Astrid Caldas is a senior climate scientist with the Climate & Energy program at the Union of Concerned Scientists. She does research on climate change adaptation and resilience with practical policy implications for ecosystems, the economy, and society. Her work also focuses on science communication, environmental justice, and equitable climate-related policies.
Before joining UCS, Dr. Caldas was a Science & Technology Policy Fellow at the American Association for the Advancement of Science, a climate change and wildlife science fellow at the nonprofit conservation group Defenders of Wildlife, and a research scientist at the University of Maryland. Dr. Caldas has advised or consulted on projects with organizations including the Smithsonian Institution and the National Socio-Environmental Synthesis Center. She has a lifelong passion for butterflies and moths, which she has studied for many years and likes to use as models to raise awareness of climate and land use changes.
Dr. Caldas holds a Ph.D. in ecology from the Universidade Estadual de Campinas in the state of São Paulo, Brazil. In addition to a M.S. in entomology from the Universidade Federal do Paraná, Brazil, she earned an M.S. in environmental management from the University of Maryland Global Campus.
She has brought word of the science behind climate change impacts to town halls, community centers, student panels, retirement homes, faith communities, grassroots groups, rallies, and anything in between. She has been quoted widely, including in The New York Times, People Magazine, The Wall Street Journal, The Washington Post, USA Today, Huffington Post, Christian Science Monitor, Daily Press, Time Science, CNBC, Gizmodo, and Mashable, and has appeared on numerous NPR stations, TRT World, CBS, NBC, Fox, Univisión, and Telemundo. Her Twitter handle is @climategeek.
Phillips, C.A., Astrid Caldas, Rachel Cleetus, et al. 2020. Compound climate risks in the COVID-19 pandemic. Nature Climate Change 10, 586–588.
Delach, A., Caldas, A., Edson, K.M. et al. 2019. Agency plans are inadequate to conserve US endangered species under climate change. Nature Climate Change 9, 999–1004.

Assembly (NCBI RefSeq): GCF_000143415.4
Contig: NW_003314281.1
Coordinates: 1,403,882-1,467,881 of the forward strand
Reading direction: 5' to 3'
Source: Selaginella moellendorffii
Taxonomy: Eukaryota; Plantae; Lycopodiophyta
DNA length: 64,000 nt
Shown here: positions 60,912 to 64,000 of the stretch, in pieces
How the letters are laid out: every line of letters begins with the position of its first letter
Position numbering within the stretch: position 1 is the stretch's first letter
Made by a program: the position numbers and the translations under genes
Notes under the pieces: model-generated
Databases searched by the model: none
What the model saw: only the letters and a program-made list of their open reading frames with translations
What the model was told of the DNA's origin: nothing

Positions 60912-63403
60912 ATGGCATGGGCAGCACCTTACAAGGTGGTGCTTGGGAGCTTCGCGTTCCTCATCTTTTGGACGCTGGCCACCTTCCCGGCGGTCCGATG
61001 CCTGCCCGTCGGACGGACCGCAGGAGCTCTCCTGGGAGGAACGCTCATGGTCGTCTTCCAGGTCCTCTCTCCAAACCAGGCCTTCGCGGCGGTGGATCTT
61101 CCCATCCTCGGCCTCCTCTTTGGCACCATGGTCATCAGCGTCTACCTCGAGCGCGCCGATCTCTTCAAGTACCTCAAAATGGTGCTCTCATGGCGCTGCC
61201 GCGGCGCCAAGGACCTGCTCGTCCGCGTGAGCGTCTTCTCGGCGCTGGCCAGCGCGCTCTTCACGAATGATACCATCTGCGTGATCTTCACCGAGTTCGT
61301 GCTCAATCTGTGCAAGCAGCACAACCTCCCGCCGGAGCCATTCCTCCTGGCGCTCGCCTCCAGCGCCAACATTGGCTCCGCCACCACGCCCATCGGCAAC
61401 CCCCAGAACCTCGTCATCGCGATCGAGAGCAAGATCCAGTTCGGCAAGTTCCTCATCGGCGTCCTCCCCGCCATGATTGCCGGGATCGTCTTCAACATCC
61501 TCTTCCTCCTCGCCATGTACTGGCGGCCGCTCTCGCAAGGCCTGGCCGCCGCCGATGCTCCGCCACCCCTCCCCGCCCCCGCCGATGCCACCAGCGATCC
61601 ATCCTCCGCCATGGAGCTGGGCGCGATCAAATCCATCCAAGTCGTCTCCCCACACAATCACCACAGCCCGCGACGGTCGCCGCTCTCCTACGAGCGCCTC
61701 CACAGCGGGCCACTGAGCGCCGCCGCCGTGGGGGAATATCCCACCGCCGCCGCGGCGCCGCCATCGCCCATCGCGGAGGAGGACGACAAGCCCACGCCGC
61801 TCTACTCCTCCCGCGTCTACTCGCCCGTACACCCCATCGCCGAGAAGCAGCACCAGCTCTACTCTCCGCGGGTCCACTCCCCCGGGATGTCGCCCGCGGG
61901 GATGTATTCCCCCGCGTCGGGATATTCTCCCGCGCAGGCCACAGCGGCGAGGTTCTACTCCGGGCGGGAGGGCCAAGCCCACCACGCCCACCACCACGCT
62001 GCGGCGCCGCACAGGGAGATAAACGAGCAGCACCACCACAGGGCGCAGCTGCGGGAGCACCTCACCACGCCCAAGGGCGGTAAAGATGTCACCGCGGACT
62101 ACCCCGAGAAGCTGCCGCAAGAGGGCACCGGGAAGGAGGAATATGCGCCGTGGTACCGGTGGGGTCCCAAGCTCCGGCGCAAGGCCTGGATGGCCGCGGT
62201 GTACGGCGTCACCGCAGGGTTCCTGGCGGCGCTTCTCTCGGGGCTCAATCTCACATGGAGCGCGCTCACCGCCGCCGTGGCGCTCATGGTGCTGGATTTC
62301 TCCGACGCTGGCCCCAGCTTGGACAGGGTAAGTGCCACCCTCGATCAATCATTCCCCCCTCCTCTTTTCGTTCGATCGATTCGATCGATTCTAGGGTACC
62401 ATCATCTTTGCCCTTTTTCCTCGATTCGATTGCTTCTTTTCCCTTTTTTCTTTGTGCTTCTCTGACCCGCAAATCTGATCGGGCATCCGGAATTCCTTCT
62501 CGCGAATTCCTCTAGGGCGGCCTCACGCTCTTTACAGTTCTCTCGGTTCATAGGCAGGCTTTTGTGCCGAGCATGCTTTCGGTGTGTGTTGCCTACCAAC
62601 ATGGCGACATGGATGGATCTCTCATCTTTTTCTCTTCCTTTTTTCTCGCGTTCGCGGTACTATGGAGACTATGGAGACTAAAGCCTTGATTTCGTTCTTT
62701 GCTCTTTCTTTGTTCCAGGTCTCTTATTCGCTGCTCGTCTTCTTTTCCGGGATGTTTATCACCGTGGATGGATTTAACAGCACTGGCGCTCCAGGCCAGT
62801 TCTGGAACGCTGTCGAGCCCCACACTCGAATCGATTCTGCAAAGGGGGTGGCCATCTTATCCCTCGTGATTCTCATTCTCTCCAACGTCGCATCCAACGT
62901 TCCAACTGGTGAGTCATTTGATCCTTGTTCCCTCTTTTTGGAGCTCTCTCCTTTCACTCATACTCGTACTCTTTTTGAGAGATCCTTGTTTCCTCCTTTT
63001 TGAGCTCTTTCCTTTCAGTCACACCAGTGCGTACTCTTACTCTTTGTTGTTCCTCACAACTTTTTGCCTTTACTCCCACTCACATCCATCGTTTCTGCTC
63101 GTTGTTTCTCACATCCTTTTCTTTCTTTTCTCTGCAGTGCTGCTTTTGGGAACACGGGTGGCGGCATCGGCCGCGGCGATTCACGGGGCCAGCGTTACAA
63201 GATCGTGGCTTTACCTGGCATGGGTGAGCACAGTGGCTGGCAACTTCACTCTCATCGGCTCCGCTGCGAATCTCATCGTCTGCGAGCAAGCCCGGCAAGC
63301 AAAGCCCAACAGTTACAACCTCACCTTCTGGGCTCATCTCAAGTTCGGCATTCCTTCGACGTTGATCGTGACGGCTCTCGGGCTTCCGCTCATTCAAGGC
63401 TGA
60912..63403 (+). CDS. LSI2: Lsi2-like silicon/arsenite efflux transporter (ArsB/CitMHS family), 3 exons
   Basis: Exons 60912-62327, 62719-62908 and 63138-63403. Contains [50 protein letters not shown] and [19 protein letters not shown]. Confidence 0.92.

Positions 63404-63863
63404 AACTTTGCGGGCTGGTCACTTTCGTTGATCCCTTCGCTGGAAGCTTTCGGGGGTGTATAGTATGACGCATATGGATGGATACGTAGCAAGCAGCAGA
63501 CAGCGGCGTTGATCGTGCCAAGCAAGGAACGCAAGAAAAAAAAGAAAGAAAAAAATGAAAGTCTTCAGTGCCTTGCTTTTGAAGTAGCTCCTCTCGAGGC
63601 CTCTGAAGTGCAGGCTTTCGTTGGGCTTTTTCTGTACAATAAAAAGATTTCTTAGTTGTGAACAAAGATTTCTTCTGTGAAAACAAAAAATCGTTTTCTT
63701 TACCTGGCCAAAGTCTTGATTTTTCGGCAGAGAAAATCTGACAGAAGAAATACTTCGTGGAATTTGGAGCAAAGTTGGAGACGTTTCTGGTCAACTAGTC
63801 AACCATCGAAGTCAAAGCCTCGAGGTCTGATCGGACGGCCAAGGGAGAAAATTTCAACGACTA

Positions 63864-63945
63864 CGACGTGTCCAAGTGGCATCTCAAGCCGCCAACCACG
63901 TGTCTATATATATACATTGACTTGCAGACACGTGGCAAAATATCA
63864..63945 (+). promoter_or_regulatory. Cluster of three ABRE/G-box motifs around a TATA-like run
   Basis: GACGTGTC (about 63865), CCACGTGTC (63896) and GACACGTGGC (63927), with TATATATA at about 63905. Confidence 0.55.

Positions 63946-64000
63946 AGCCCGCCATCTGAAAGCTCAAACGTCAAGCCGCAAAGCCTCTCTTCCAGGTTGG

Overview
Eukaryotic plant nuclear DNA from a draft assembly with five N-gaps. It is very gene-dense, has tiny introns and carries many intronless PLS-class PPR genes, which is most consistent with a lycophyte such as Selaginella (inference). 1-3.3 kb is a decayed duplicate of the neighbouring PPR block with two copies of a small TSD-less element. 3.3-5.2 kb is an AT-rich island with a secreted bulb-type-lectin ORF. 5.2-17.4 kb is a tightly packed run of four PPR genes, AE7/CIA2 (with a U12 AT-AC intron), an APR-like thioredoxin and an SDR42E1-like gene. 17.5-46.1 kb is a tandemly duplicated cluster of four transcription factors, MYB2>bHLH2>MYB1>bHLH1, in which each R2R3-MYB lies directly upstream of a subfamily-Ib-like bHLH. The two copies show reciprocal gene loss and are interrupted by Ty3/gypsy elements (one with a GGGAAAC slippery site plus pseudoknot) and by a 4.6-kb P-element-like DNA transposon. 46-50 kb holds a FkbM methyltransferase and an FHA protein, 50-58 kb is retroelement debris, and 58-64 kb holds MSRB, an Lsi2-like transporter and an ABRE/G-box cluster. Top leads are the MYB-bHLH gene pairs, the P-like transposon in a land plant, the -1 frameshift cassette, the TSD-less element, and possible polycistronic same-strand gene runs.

Dahl, K.; Spanger-Siegfried, E.; Licker, R.; Caldas, A; et al. 2019. Killer Heat in the United States: Climate Choices and the Future of Dangerously Hot Days. Cambridge, MA: Union of Concerned Scientists.
Dahl, K., Spanger-Siegfried, E., Caldas, A., Udvardy, S. 2018. Underwater: Rising Seas, Chronic Floods, and the Implications for US Coastal Real Estate. Cambridge, MA: Union of Concerned Scientists.
Dahl, K., Spanger-Siegfried, E., Caldas, A., Udvardy, S. 2017. Effective inundation of continental United States communities with 21st century sea level rise (submitted). Elem Sci Anth 5:37
Markham, A., Osipova, E., Lafrenz Samuels, K. and Caldas, A. 2016. World Heritage and Tourism in a Changing Climate. United Nations Environment Programme, Nairobi, Kenya and United Nations Educational, Scientific and Cultural Organization, Paris, France.
Caldas, A. 2014. Species traits of relevance for climate vulnerability and the prediction of phenological responses to climate change. Journal of the Lepidopterists’ Society 68(3):197-202
Dubois, N., A. Caldas, J. Boshoven, and A. Delach. 2011. Integrating Climate Change Vulnerability Assessments into Adaptation Planning: A Case Study Using the NatureServe Climate Change Vulnerability Index to Inform Conservation Planning for Species in Florida [Final Report]. Defenders of Wildlife Washington D.C.